ABSTRACT: The Eastern Andes—a “biodiversity hotspot” of high-altitude tropical rainforest sandwiched between the Andes Mountains and the Amazon Basin—has been portrayed as a place of social and political disorder as far back as the Inka Conquest of this region prior to European colonization. These ideologically biased frameworks led archaeologists to largely ignore this region until the late 20th c., and these still continue to structure historical interpretation of these landscapes and their inhabitants. Emerging research, however, pushes back against imperialist depictions of this region by revealing how indigenous groups (1000-1450CE) flourished in areas long perceived by outsiders as environmentally difficult or ill-suited for human well-being. These findings problematize long-entrenched assumptions about the relative habitability of landscapes and offer insights for modeling the parameters of sustainable practice in an ecologically complex region.
BIO: Anna Guengerich received her doctorate in Anthropology from the University of Chicago and is an Assistant Professor of Anthropology at Eckerd College (St. Petersburg, FL). She has directed the community-based Tambillo Archaeological Project in Chachapoyas, Peru, since 2011 and co-edited the volume ¿Qué fue Chachapoyas? Aproximaciones interdisciplinarias en el estudio de los Andes Nororientales (Pontificia Universidad Católica del Perú, 2017). She is currently working on a manuscript entitled Demanding Hosts: Monolithic Sculpture and the Making of Tiwanaku, based on a secondary research program in highland Bolivia, and maintains additional research interests in graphic novels and other visual media in archaeology.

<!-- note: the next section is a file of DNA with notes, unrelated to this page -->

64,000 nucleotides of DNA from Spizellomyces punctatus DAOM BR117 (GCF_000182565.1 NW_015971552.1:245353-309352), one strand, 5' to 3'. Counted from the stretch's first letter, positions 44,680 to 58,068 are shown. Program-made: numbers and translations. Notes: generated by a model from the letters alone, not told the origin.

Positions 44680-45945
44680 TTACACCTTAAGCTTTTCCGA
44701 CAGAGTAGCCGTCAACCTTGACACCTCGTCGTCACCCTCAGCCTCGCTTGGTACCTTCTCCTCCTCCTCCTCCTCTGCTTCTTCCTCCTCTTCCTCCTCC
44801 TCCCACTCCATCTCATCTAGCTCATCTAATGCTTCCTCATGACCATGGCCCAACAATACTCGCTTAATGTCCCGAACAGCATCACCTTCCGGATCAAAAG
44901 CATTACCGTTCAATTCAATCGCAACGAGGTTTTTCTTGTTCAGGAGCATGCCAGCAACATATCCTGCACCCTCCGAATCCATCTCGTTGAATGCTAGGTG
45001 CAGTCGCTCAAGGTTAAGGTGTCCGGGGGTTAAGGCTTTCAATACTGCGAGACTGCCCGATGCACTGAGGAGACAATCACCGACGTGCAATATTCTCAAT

On Campus Location:
Tozzer Anthropology building, Room 203
21 Divinity Avenue
& Online via Zoom (click here to Join on March 24th at Noon EDT)
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